Witness that in government media briefings rarely are there searching questions from broadcast journalists about how much the measures are costing, who will pay and by what means, what will be the effect on the prospects of a potentially lost generation, on jobs, prosperity and, for that matter, the physical and mental health of the nation as people die of undiagnosed and untreated other diseases.
There is no guarantee of a successful vaccine any time soon, if at all. It is much more likely that the virus will naturally become less deadly, that drugs to combat the symptoms will emerge and that we will learn have to live with the Coronavirus. The history of viruses is thus. I was taking my eleven plus exams and blissfully unaware of Hong Kong flu in 1969 which killed nearly twice as many people in Britain as Coronavirus, especially the young, from a smaller population, but we carried on as normal. But then we didn’t have social media and hundreds of broadcast hours to fill.
This week, Boris Johnson offered us blood, sweat, toil and tiers: in this case tiers 1,2 and 3. Like his biographical hero, Churchill, the PM called on the nation to beat the Coronavirus, as though it were an adversary, when in fact we have declared economic war on ourselves.
We have also witnessed a shamefully opportunistic leader of the opposition take up an economically illiterate position of calling for another national lockdown, when even Labour Mayors in the north are resisting local lockdowns, and the broadcast media drumbeat goes on.
The Prime Minister and Rishi Sunak are right to resist this and now need to put the case strongly. It is also vital that the correct economic policies are adopted in the future.
Britain now has a debt burden of around 120% of GDP as though we have just fought a war, unprecedented since World War 2. While history rarely repeats itself, we can learn from the past and taking Boris’ wartime mantra we must avoid a repeat of our historic experience emerging from that war.
Then Germany emerged with 90% of its machinery, new and intact. It had almost 100% of GDP national debt simply written off. It received free money under the US Marshal Plan which it invested in industrialisation and economic growth. It was not forced to make reparations and spent little money on defence for a decade, as this was guaranteed by the USA and Britain.
By contrast, Britain won the war but as a Pyrrhic victory. Bankrupted by the effort, we lost the peace. The US doctrine from President Wilson onwards was to usurp the empire and the British world system to the benefit of the USA and our weakness at the end of the war provided the opportunity. Britain had to service its massive national debt, pay back US loans, spend 10 per cent of GDP on defending Europe and the West and chose to spend its borrowings on building a welfare state and the NHS, rather than growth and industrial renewal.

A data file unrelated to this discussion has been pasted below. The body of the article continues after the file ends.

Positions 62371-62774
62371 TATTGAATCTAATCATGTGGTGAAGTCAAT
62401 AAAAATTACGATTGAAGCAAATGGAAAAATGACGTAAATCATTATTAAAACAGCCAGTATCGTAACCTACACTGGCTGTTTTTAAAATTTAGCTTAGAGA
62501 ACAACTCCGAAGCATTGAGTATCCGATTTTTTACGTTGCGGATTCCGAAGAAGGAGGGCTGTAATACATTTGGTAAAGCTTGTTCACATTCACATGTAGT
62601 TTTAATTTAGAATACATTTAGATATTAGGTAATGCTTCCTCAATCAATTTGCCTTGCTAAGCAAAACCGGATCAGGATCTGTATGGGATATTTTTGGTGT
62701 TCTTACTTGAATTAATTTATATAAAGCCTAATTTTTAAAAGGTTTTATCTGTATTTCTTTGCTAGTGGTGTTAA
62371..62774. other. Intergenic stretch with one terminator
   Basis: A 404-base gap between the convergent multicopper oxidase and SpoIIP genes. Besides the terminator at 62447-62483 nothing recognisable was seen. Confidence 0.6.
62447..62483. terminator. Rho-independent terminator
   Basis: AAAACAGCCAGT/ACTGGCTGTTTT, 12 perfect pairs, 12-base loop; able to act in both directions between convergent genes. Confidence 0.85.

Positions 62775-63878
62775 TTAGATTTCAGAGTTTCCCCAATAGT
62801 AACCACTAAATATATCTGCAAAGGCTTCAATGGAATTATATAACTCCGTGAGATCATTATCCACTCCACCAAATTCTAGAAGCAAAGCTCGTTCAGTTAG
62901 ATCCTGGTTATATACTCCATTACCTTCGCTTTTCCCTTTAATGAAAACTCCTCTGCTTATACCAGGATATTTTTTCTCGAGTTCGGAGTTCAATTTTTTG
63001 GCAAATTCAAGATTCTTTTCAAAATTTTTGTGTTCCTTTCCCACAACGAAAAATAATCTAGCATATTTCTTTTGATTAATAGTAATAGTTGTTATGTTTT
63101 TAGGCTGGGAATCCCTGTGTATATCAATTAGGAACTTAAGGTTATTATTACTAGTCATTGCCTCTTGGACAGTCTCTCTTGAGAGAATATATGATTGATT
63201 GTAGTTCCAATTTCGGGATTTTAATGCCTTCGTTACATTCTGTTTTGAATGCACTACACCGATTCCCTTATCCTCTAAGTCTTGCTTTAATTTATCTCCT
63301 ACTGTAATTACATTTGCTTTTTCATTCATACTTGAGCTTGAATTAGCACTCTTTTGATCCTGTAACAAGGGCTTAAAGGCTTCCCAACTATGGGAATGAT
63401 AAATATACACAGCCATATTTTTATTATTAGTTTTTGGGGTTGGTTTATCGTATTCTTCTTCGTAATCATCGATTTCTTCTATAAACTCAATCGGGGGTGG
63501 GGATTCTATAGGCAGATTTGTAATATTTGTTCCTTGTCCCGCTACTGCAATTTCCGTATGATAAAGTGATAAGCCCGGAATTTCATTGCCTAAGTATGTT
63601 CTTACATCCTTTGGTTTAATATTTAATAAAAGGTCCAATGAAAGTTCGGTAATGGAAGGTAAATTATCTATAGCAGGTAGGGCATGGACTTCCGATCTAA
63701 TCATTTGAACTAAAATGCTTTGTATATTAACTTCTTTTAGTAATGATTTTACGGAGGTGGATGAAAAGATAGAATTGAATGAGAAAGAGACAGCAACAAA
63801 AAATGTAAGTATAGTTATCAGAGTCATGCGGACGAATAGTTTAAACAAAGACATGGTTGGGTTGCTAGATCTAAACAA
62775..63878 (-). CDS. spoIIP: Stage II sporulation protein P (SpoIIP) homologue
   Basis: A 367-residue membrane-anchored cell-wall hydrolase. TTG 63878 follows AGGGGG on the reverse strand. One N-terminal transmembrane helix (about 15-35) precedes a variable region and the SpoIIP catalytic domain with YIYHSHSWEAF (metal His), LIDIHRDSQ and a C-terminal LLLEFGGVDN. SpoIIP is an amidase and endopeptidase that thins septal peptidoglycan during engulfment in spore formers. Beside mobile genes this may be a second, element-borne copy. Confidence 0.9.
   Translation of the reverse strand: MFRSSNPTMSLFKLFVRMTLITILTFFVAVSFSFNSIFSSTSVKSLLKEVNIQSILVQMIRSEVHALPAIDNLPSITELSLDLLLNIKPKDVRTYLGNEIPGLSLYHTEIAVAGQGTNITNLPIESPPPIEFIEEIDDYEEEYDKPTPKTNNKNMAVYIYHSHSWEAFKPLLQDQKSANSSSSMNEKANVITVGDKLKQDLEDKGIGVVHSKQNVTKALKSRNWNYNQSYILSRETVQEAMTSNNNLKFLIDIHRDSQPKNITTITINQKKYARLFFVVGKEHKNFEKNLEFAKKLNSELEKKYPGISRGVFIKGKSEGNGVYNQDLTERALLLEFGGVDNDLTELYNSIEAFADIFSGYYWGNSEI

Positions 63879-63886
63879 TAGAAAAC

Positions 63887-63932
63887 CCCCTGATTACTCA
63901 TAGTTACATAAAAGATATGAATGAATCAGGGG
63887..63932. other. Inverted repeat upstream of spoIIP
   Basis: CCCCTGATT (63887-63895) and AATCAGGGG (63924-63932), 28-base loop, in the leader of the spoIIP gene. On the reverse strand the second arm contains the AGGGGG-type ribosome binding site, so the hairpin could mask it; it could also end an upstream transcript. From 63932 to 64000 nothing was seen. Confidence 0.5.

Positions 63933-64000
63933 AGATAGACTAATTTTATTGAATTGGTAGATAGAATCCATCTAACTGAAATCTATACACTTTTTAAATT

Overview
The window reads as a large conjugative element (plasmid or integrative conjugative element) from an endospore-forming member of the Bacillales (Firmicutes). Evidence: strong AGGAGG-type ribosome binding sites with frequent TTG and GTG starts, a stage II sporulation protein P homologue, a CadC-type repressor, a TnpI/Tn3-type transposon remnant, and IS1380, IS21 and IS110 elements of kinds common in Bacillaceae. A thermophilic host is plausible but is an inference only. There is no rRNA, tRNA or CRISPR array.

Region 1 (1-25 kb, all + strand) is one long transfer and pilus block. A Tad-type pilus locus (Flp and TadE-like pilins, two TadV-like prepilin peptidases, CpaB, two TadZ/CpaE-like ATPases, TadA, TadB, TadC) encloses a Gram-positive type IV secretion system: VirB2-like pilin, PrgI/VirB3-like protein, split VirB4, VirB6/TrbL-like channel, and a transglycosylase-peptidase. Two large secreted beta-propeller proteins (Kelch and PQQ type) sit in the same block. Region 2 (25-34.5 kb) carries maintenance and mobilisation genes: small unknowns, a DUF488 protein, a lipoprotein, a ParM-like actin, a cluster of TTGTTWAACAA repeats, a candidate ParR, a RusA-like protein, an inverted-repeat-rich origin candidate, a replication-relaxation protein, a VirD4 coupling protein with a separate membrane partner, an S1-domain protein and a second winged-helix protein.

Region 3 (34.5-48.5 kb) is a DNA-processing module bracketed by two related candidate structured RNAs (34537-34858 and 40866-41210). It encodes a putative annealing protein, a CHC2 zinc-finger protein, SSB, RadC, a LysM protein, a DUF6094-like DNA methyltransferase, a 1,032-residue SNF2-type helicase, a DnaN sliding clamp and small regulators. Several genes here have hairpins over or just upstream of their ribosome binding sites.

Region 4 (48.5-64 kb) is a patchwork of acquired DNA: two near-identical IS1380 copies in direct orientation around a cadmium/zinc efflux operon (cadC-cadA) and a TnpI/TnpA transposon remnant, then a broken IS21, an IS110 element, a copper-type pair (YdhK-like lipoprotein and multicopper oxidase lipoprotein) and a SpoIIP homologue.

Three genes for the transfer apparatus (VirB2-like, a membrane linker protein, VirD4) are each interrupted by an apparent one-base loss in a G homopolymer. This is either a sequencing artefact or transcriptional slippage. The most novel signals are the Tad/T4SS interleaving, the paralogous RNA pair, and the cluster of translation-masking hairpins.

This resulted in a basic rate of income tax of 50 per cent and higher rates at eye-watering levels. It also resulted in relative economic decline and a failed political and Mandarin class opting to join the Common Market. We must also avoid the assumption that the USA are our friends, history is much more nuanced on this.
We must avoid this scenario repeating itself as we emerge from the war on Covid. We are in competition with other nations for our future prosperity. It is vital that we avoid further national debt generated by lockdowns which could destroy our prosperity for a generation. At the same time, we should avail ourselves of long-term government debt at historically low rates of interest, and use this to stimulate enterprise and growth and not raise taxes. Only the private sector can generate wealth, the NHS cannot exist without it.
There have been suggestions that the government will need to raise tax by £40 billion. This would lead the country into a doom loop. Borrowing to invest in private enterprise and cut business taxes, not only the important services and tech sectors, but also reindustrialisation so important for the regions and the north, will lead to economic growth and the generation of tax revenues. If this, coupled with QE, results in a competitively devalued currency and a little inflation then so much the better for eliminating debt and stimulating enterprise and wealth creation.
Never has it been more important to stimulate growth, especially for family-owned and/or run businesses who make up the vast majority of the economy and innovation. The multinationals who have deep pockets may find it convenient to have policies that drive out smaller businesses and thus leave them with little competition, but it is enterprise that will provide us with prosperity in the post-Covid, post-Brexit future.
Boris Johnson and Rishi Sunak must drive through an agenda of properly delivering Brexit and of economic growth, thus securing the next election for the Conservative Party.
John Longworth is an entrepreneur and businessman, Chairman of the Independent Business Network and former head of the British Chambers of Commerce and Conservative MEP